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Wellbeing with Nutrition
Nurturing the Mind and Body

I wanted to create a drink packed with therapeutic benefits. Nettle and dandelion are often my first choices as they are full of so many nutrients and they benefit numerous health conditions. This week's drink is based around dandelion and incorporates ginger, which is well known for its ability to support the circulatory and digestive systems. Adding fresh orange adds an antioxidant boost plus it helps balance the bitter and spicy notes.

Spring is the best time to pick dandelions and incorporate them into your diet. All parts of the dandelion are edible. This plant is rich in many minerals like calcium and magnesium. The flowers are a rich source of lecithin, which supports fat metabolism and brain health. Potassium is one of the key minerals found in dandelion, which is particularly useful for supporting blood pressure and fluid retention issues. The bitter constituents of dandelion stimulate the flow of bile and support blood sugar/cholesterol management, liver functioning and fat metabolism.

If picking dandelions is not your thing then opt for dried dandelion, which is readily available in the form of dandelion tea.

I've teamed dandelion with ginger, which is extremely supportive to the circulatory and digestive systems. Ginger helps thin down the blood and supports cholesterol management too. Ginger like dandelion also stimulates the release of bile so it supports the breakdown of fats too. It has a spicy flavour, which complements the bitter taste of dandelion. For this juice, I chose to simmer slices of fresh ginger for around 20 minutes to extract the heat and spicy tones from ginger. Alternatively you could add fresh ginger juice if you prefer a more subtle taste of heat.

The addition of fresh orange juice balances the flavours further and adds a boost of antioxidants like beta carotene, vitamin C and vitamin E.

Main Benefits:

  • Circulatory and digestive support
  • Liver and kidney support
  • Blood pressure and fluid retention support
  • Blood sugar and cholesterol management support
  • Mineral rich (potassium, calcium, magnesium)
  • Vitamin boost (B-complex, A, C and K)

Ingredients

1 inch piece of ginger, sliced
1 litre of water
1 tbsp dandelion tea (or 4-5 fresh dandelions - flowers, leaves, stem)
1 orange
1-2 tbsp of date syrup or coconut sugar (optional-omit if diabetic or you have blood sugar issues)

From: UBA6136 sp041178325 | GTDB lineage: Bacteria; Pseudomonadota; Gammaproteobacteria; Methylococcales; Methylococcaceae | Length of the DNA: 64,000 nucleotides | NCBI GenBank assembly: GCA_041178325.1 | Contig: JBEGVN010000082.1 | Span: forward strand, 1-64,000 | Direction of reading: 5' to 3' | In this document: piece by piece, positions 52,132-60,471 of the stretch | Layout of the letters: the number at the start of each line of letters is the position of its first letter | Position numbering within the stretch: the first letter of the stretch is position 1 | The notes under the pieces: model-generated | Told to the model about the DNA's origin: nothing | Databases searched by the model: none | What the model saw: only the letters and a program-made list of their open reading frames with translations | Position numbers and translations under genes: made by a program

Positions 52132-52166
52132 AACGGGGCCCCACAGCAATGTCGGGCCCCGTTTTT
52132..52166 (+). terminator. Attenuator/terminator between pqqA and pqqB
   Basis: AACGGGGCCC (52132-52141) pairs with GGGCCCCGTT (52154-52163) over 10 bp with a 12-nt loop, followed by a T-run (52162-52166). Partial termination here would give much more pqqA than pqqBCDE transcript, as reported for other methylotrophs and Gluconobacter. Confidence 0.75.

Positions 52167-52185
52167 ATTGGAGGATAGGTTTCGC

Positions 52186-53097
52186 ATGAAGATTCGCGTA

1. I heated around 1 litre of water with 1 inch piece of ginger which had been sliced. Once the water reached boiling point, I turned the heat down and simmered for around 20 minutes. This helped to extract the spicy constituents of ginger. Alternatively at the time of making this drink, you could juice a 1 inch piece of fresh ginger and mix it to the drink.
  2. I then added dried dandelion to my pot of ginger water and simmered for a further 10 minutes. If adding fresh dandelion then just add it to the hot ginger water and switch off the heat.
  3. I mixed in around 1 tablespoon of date syrup as dandelion has a bitter note to it. Date syrup is a traditional mineral-rich sweetener made from dates. If you have blood sugar issues like diabetes then do not add any sweetener. The bitter constituents will benefit and support blood sugar management. However, if you are taking medications then please see my precautions below.
  4. After the dandelion and ginger tea had cooled to room temperature, I strained it and poured it into a glass jar. The tea was stored in the fridge would last for around 5 days.

To make this drink, I juiced a fresh orange and then added the cooled ginger and dandelion tea in around the same volume as the orange juice. If this is too bitter for you, just reduce the amount of tea you are adding. You may also mix in some plain water to dilute it further.

Some Precautions with this Juice

If you are taking medications like for example, blood thinners, lowering blood sugar, cholesterol, blood pressure etc then please be aware that ginger and dandelion taken regularly in a juice may interfere with the action of these medications.

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